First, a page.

That said, I did enjoy the movie, the acting, the costumes, the score (that theme!), the sheer scope of the drama.

      But it is what it is. And millions of Northern soldiers died horrible deaths, too, and their families suffered as well.

    • Godwina says:

      (Full disclosure: I’m not American, so I’m detached/out of my lane.
      Full other disclosure: I’ve never thought much of the movie or book.
      Full final disclosure: I’m a film writer/buff/historian and no fan of true censorship and HUGELY protective of cultural heritage and artistic products, in a way that makes UNESCO pale in comparison.)

      Meh. I’m beyond fine with avoiding public, advertised screenings of GWtW, Birth of a Nation, and anything else like that right now in the US. It’s a tricky time, and Reconciliation means giving in a bit to the other side’s sensitivities, no matter how you may weigh them yourself. As a cultural relic, the movie is in zero danger of being lost or forgotten if it’s offscreen for a few years (and can always be viewed privately). This isn’t censorship in the least and the movie can handle it. I think the theatre is doing the kind and mature thing. Not all confederate monuments are made of bronze.

    • JennyJenny says:

      It is my favorite film as well and has been for over 30 years.
      The production, costumes, dialog are just excellent.
      And I do agree that I could never understand what Scarlett saw in Ashley….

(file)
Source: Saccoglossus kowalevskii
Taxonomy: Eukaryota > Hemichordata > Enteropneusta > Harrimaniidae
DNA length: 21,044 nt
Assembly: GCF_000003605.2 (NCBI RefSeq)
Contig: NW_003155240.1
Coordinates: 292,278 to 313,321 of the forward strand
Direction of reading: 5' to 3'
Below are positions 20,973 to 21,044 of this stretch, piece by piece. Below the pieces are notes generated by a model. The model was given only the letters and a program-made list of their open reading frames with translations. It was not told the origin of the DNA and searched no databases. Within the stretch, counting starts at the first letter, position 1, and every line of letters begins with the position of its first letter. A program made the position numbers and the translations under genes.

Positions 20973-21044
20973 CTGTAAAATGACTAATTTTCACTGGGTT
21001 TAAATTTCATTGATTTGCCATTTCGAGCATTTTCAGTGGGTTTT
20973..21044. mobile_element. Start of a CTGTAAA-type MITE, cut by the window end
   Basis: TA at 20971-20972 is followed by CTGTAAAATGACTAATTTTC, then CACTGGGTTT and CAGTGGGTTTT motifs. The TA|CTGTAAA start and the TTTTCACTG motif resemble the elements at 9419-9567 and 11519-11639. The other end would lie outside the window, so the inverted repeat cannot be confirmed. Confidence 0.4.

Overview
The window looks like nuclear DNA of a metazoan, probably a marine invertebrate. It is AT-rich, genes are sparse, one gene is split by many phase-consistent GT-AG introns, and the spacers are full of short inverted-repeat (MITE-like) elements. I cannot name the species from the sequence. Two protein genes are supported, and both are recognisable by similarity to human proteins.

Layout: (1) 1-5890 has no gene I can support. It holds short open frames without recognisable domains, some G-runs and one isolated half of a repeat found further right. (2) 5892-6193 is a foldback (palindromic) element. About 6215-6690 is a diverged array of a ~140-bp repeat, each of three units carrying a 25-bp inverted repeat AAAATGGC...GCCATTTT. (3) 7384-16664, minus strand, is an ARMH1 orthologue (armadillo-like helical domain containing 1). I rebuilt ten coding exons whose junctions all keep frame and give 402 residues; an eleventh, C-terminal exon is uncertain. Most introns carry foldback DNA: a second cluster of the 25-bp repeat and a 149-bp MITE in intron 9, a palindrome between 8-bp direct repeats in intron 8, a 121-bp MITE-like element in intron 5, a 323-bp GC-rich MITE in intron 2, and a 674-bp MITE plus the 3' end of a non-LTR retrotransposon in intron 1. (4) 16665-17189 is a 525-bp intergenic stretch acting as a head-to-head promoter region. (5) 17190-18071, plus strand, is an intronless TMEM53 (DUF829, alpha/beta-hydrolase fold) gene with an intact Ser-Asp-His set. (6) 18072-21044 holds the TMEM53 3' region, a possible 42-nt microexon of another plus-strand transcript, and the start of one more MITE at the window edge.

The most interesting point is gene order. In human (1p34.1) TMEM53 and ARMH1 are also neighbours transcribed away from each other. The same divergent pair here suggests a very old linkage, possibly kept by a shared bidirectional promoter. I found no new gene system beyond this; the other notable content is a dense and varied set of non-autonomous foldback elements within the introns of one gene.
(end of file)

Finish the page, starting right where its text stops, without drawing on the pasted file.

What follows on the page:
However, how far reaching will we continue to go? Were movie patrons asking for it to be shut down? Were there threats to the theater?
      Will all films containing any offensive subjects become taboo?

      • Eveil says:

        Would you still say the same thing if they were your grandparents and ancestors that were enslaved? Would you still feel kindly towards it if the color of your skin is the reason why people still consider you beneath them today? If so, then feel free to continue protesting the unfairness of a movie that is meant to glorify white privelege and reinforce the idea of the gentle South.

      • Betsy says:

        Yes, movie patrons were asking for it to be shut down. I can’t say that if I had had enslaved ancestors and the turmoil of racism was rising to a rolling boil that I’d be so happy to see a confederate movie celebrated.

    • Helen Smith says:

      I explained the racial component to my teenaged students and they still loved the movie because of its melodramatic human relationships.

      I also enjoy the strong anti-hero, complicated personality of Scarlett. Film noir was popular back then and I could see Scarlett as a film noir heroine if you transplant her, as a character, to a movie set in the 1930′s time period.

    • Maria says:

      “As for not showing GWTW, people need to get a grip, we all know slavery was wrong, but this is JUST a movie.”

      This is why race relations don’t improve in this country. This dismissive attitude and outright disrespect. In case you missed this little event in Charlottesville a couple of weeks ago, there were white supremacists marching with torches who absolutely don’t see anything wrong with slavery. We have millions of people who glorify the confederacy, Dixie, and a time when humans were enslaved.